Air New Zealand is on course for a bumper profit of around $600 million for the past year after riding the travel boom that's feeding high passenger loads on to its growing domestic and international network.

Lower fuel prices and holding costs throughout the business are also helping the airline but the threat of rising oil prices and growing competition are expected to bite into the airline's performance this year.

Result for the financial year to the end of June are expected on Friday and analysts at Credit Suisse are forecasting a profit spike of around 80 per cent to a record of up to $601m.

Goldman Sachs estimates net profit will be $592.3m.


Pre-tax estimates range from $835m to $858m but both firms warn that growing competition will affect the airline in the current financial year, especially on Chinese and United States routes.

Harbour Asset Management portfolio manager Shane Solly said Air New Zealand's business had been remodelled to take out profit fluctuations that were a characteristic of the airline industry.

"That's part of the issue that markets are dealing with. Is it normal, is it the new normal or a cyclical peak?"

The airline's performance had alerted its rivals which were also benefiting from low oil prices and high demand.

"What we're seeing is that they're performing so well they're attracting intense competition from the US and Middle East and Asia," he said.

Qantas partner American Airlines started flying directly across the Pacific at the end of June; Emirates is increasing long-haul capacity to New Zealand; Qatar Airways is scheduled to start services early next year. Other new competitors include AirAsia X which started services to the Gold Coast and Malaysia and China Eastern flying to Shanghai.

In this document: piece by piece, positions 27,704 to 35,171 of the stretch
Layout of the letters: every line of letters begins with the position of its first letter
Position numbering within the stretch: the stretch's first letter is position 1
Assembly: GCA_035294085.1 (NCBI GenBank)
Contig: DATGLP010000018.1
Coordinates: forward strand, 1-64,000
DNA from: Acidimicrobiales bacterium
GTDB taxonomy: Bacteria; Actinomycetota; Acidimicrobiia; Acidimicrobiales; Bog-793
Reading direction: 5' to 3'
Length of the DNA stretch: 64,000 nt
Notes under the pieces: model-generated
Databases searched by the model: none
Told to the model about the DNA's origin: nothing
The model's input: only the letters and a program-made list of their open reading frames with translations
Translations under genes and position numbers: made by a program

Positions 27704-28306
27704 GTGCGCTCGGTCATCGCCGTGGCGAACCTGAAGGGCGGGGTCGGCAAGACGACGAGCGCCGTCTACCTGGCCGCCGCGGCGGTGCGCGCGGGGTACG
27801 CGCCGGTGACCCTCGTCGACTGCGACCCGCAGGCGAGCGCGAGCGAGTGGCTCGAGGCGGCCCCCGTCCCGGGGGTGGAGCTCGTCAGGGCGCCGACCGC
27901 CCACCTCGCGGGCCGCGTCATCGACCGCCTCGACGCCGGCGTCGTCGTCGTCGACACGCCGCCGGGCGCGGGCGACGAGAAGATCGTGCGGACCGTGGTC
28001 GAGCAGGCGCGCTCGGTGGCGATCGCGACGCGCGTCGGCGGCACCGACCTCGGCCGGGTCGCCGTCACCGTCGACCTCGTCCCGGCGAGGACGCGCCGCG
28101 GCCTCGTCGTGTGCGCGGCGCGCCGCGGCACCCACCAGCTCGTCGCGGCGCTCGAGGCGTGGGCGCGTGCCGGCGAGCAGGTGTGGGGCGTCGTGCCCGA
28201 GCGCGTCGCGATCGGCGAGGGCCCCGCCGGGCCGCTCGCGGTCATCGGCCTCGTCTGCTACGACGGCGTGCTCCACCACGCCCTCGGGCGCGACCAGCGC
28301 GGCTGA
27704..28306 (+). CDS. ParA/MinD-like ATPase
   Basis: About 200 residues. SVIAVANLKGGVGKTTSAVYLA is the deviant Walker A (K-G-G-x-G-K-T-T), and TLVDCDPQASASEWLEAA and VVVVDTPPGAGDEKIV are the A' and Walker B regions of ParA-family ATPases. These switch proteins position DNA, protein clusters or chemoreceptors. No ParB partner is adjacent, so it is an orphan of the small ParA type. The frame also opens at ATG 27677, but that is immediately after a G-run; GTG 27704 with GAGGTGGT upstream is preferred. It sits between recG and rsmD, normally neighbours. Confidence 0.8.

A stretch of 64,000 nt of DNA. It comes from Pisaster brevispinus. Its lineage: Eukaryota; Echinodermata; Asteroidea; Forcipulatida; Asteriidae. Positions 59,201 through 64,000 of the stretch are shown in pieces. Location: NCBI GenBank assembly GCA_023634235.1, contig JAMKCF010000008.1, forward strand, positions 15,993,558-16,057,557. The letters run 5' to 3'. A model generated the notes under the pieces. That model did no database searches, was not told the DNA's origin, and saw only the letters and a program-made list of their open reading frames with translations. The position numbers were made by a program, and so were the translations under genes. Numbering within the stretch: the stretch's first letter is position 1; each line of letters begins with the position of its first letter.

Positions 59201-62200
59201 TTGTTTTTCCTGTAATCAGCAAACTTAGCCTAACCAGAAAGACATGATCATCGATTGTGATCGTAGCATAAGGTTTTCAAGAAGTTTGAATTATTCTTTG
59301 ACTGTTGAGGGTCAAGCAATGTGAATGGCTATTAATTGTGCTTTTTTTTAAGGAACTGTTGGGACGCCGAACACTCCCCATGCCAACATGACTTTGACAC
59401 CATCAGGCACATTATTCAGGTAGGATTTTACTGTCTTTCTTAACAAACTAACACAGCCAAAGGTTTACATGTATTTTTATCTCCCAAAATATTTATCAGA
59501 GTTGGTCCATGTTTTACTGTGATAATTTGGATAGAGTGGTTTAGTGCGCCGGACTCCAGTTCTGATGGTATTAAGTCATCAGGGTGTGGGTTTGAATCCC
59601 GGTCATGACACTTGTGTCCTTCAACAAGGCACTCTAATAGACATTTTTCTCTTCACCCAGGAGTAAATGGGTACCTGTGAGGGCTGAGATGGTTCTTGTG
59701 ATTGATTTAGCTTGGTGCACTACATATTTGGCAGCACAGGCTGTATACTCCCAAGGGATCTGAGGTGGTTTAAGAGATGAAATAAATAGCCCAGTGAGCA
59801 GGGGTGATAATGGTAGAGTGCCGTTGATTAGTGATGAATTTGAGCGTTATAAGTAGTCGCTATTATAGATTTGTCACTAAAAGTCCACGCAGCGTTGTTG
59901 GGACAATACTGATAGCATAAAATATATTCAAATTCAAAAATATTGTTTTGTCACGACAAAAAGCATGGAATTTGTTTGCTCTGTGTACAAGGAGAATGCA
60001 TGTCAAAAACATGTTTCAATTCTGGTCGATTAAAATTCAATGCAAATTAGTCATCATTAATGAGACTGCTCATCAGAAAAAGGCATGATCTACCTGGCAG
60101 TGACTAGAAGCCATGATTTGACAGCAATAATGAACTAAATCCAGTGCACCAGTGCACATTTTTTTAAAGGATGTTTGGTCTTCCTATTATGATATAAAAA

Analysts at Goldman say Air New Zealand's Pacific Rim strategy had delivered profitable capacity growth in what had been a relatively benign competitive environment to date .

"While New Zealand international inbounds continue to improve, competition for these tourists is set to intensify with various international carriers adding capacity."


Fuel prices were expected to rise also.

Credit Suisse estimates the Air New Zealand paid US$47 per barrel of jet fuel for the second half of the 2016 financial year but this was forecast to increase to US$55 per barrel.

The two firms forecast Air NZ's profit will fall to slightly more than $400m.

Towards the end of the financial year Air NZ sold 19.98 per cent of its stake in Virgin Australia for $276m after spending $480m building it up.

Solly said the Virgin stake had allowed Air New Zealand to gain more of a foothold in Australia - which it has retained through a continued alliance - and a better understanding of that market.

"As a board and a management team you sometimes have to undertake explorations that don't pan out."

Benje Patterson, a senior economist with Infometrics said the Air New Zealand's forecast "supernormal" wasn't surprising given the growth in passenger numbers across the fleet.

"That's evidence that focussing on the Pacific rim and picking up new markets is paying dividends for them," Patterson said.

New Zealand passengers were also benefiting from growing airline capacity and competition, he said.

Consumer price index data showed airfares had fallen 14 per on domestic routes, where Air NZ now faces competition on some regional routes from Jetstar.

Jetstar's owner, Qantas, reports its full-year result on Wednesday and is forecast to make a bottom line profit of around A$1 billion ($1.05b), a marked turnaround from its A$2.8b loss two years ago.